Whilst the tournament has been running in some form since 1881, it wasn’t until 1968 that it became the US Open as we know it, allowing participants of both a professional and amateur status to compete, should they qualify. It’s also worth noting that, whilst the tournament was widely regarded as a Major since it’s inception, it was only officially recognised as one in 1924.
The Newport Casino Tournaments: 1881 – 1914
Though the tournament is nowadays known as an ‘Open’, which allows tennis players of any level to compete in it provided that they are eligible to do so, it began life as a far more exclusive affair. The event took place for the first time in August of 1881 and only players that were members of clubs that were part of the United States National Lawn Tennis Association were invited to take part in it. It’s also noteworthy that the women’s game wasn’t respected enough then to be part of the competition, meaning that only men could compete in it. The inaugural tournament was won by Richard Sears, who would go on to win a further seven titles in his career.
Part of the reason Sears was so successful was the tournament employed a ‘challenge’ system in those early years. That meant that the previous year’s winner automatically qualified for the final. In it he would face the winner of an ‘all-comers’ competition that took place to see who would earn the right to take him on. The event was hosted by the Newport Casino on its grass courts until it was moved to West Side Tennis Club at Forest Hills in New York in 1915, about four years after a group of tennis players had attempted to persuade the USNLTA to move it to the New York region.
The Addition of the Women’s Game: 1887
The tournament was originally known as the US National Singles Championships for Men, with the women’s game beginning its own comparative competition at the Philadelphia Cricket Club in 1887. That was won by a seventeen-year-old called Ellen Hansell, who was a native of Philadelphia. Five years later and the sport saw a Mixed Doubles Championship become the norm, with the U.S. Women’s National Doubles Championship beginning in 1899. As with the Men’s game, the Women’s tournament used a challenge system up until 1918, with the exception of in 1917.
From 1890 through to 1906, the Doubles tournament worked by having sectional tournaments take place in the west and east of the United States to find the best two Doubles teams. They then played against each other in a one-off match to determine who would have the right to play against the defending champions in the final. It took time for the Women’s and Men’s game to be combined into one tournament, but when you look at the stats of winners for the championships over the years you’ll see that they are split into two sections regardless. For male players there is the period of time from when the tournament first took place in 1881 through to when the Open era began in 1968, whilst for female players that time ranges from 1887 to 1968.
Relocation to Forest Hills, New York: 1915
In 1915 a group of around one hundred players signed a petition arguing for a move to New York on account of the fact that most clubs, players and fans of the game were based in the city. It was felt that it was holding the game back to host the tournament anywhere other than in the epicentre of the sport, though another group, including eight former champions, disagreed. The USNLTA held a vote on the fifth of February 1915 and the decision to move was approved by a vote of one hundred and twenty-eight to one hundred and nineteen. The tournament was on its way to West Side Tennis Club, Forest Hills, New York.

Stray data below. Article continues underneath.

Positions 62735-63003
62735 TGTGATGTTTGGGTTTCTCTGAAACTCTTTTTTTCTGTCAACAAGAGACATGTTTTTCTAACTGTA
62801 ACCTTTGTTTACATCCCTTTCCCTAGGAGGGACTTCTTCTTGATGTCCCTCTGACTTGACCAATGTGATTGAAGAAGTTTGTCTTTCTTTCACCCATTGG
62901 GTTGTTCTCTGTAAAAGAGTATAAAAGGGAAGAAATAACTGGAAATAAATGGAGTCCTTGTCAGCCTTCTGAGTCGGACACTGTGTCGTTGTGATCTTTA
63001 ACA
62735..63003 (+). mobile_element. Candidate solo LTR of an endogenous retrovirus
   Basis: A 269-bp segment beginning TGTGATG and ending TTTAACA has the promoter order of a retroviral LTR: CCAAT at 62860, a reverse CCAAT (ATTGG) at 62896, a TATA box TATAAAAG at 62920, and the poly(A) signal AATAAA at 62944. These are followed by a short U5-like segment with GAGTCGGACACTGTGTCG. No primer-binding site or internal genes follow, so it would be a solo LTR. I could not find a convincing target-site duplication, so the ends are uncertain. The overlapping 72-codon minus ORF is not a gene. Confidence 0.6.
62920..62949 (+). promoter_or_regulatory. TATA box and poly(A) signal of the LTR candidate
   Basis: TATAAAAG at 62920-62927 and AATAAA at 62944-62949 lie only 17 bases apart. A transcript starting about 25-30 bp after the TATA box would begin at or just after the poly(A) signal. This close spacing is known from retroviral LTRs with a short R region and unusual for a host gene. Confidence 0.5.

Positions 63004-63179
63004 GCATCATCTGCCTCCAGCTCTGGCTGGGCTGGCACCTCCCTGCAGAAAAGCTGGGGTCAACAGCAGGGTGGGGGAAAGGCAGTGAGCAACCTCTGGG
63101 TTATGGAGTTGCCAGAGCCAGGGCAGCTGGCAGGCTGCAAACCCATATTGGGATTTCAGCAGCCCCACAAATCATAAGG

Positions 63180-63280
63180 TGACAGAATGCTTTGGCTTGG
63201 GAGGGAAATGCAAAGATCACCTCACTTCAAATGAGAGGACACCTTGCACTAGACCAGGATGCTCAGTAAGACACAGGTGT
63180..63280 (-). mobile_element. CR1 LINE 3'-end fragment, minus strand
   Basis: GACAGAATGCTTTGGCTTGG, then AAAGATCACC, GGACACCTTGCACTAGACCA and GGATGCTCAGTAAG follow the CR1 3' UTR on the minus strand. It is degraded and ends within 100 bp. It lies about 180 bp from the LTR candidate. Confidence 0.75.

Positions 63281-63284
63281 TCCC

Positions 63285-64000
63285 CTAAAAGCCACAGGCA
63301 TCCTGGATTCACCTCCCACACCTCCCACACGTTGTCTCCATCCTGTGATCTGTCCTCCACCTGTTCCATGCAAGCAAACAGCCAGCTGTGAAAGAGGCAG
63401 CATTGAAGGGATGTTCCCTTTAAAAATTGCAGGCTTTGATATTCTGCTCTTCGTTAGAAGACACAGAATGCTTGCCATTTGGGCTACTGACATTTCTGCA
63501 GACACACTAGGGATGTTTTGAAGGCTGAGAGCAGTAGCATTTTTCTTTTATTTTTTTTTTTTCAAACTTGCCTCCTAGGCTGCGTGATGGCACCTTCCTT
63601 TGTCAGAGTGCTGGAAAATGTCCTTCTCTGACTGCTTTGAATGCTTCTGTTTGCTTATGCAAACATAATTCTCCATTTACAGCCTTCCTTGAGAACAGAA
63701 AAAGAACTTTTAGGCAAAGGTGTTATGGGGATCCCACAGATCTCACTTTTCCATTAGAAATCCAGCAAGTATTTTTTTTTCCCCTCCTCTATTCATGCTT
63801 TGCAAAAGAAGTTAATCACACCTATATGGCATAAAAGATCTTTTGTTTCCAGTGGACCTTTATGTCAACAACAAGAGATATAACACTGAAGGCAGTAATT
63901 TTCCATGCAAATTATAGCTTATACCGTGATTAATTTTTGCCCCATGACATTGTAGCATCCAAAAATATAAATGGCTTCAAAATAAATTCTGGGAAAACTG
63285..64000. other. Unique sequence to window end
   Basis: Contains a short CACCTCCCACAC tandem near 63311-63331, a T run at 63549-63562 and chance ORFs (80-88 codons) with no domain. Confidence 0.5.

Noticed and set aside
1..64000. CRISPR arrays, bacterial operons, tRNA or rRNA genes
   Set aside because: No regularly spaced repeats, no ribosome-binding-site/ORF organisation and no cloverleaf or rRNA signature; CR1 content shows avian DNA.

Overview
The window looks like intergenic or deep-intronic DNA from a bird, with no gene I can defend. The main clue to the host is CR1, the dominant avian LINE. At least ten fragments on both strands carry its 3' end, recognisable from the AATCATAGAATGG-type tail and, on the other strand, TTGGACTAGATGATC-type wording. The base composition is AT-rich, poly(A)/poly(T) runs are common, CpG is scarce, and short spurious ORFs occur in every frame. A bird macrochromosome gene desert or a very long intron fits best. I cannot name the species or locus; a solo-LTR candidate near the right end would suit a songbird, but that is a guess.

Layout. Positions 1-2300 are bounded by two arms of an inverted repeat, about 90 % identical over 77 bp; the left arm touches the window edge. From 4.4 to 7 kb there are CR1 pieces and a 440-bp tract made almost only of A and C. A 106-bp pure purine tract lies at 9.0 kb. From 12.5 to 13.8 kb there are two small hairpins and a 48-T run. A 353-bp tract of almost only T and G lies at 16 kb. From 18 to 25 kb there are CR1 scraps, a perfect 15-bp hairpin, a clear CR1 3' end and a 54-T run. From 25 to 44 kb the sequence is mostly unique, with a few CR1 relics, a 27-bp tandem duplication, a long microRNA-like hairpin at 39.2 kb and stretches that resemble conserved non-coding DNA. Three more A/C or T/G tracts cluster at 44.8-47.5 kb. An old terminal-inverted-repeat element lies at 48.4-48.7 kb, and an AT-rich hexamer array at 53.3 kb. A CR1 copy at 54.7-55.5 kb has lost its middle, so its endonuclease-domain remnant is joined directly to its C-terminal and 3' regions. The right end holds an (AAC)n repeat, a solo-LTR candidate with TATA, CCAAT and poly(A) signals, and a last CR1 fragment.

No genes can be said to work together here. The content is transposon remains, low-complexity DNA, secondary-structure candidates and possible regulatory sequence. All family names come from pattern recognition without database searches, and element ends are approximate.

The only problem with the move was the new site didn’t quite have the facilities to cope with the ever-more popular new tennis tournament. As a result, the competition was played at Germantown Cricket Club in Philadelphia between 1921 and 1923 and a new 14,000 seater stadium was built at Forest Hills. It was also during this time that seeding was introduced to the US National Championship for the first time, with the 1922 version of the event using it in order to keep the top players away from each other in the early rounds. When it returned to its New York home in 1924, the International Lawn Tennis Federation decided that it was time to officially designate it as a Major.
Becoming an Open: 1968
Prior to 1968, the US National Championship had been strictly an event for amateur tennis players. The clamour for that to change grew, specifically in-line with the other Majors around the world that were also seeing a call for professionals to be allowed to take part in them. The decision to ‘open’ the tournament up finally came about in 1968 when all of the events that were played at the Championship, so the Singles and Doubles of both sexes, were opened up to tennis players of any level. As a result, ninety-six men and sixty-three women entered the event and the prize money amounted to $100,000. The table below show the first five men’s and women’s singles champions of the open era.
|Year||Men’s Singles Champion||Women’s Singles Champion|
|1968||Arthur Ashe (USA)||Virginia Wade (GBR)|
|1969||Rod Laver (AUS)||Margaret Court (AUS)|
|1970||Ken Rosewall (AUS)||Margaret Court (AUS)|
|1971||Stan Smith (USA)||Billie Jean King (USA)|
|1972||Ille Nastase (ROM)||Billie Jean King (USA)|
Once the decision to make the event an Open was take, things moved quickly in the development of the competition. In 1970, for example, it became the first of the tennis Grand Slam events to use a tiebreaker for sets that reached 6-6. It was also the only one of the Majors to use a tie-breaker in the final set, with the other tournaments continuing to ask players to win the decisive set by two clear games. That’s a rule that Wimbledon continued to employ as recently as 2018. The tie-breaker system initially employed was one of nine-point sudden-death, not moving to the International Tennis Federation’s twelve-point sudden-death system until 1975. The innovations didn’t stop there, with Men and Women winners paid equal prize money from 1973 – the first Major to do so – and floodlights being used from 1975.
The USTA National Tennis Center: 1978 – Present